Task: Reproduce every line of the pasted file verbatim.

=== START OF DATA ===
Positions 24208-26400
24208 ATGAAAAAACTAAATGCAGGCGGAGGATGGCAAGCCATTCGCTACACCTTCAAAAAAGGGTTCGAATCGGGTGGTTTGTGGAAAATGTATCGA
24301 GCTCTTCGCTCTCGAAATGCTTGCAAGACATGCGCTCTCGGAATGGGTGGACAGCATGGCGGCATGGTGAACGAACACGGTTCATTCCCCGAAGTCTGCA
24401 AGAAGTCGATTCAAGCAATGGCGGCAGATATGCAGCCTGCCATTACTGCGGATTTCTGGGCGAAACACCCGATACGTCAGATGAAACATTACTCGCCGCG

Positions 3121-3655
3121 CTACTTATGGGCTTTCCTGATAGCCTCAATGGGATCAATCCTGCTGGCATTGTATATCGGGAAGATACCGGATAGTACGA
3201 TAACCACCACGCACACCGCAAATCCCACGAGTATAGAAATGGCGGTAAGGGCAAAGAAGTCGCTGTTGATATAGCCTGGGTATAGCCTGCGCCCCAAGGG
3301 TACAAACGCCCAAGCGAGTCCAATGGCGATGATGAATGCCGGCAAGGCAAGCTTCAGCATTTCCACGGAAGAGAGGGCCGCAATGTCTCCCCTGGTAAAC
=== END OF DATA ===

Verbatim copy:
Positions 24208-26400
24208 ATGAAAAAACTAAATGCAGGCGGAGGATGGCAAGCCATTCGCTACACCTTCAAAAAAGGGTTCGAATCGGGTGGTTTGTGGAAAATGTATCGA
24301 GCTCTTCGCTCTCGAAATGCTTGCAAGACATGCGCTCTCGGAATGGGTGGACAGCATGGCGGCATGGTGAACGAACACGGTTCATTCCCCGAAGTCTGCA
24401 AGAAGTCGATTCAAGCAATGGCGGCAGATATGCAGCCTGCCATTACTGCGGATTTCTGGGCGAAACACCCGATACGTCAGATGAAACATTACTCGCCGCG

Positions 3121-3655
3121 CTACTTATGGGCTTTCCTGATAGCCTCAATGGGATCAATCCTGCTGGCATTGTATATCGGGAAGATACCGGATAGTACGA
3201 TAACCACCACGCACACCGCAAATCCCACGAGTATAGAAATGGCGGTAAGGGCAAAGAAGTCGCTGTTGATATAGCCTGGGTATAGCCTGCGCCCCAAGGG
3301 TACAAACGCCCAAGCGAGTCCAATGGCGATGATGAATGCCGGCAAGGCAAGCTTCAGCATTTCCACGGAAGAGAGGGCCGCAATGTCTCCCCTGGTAAAC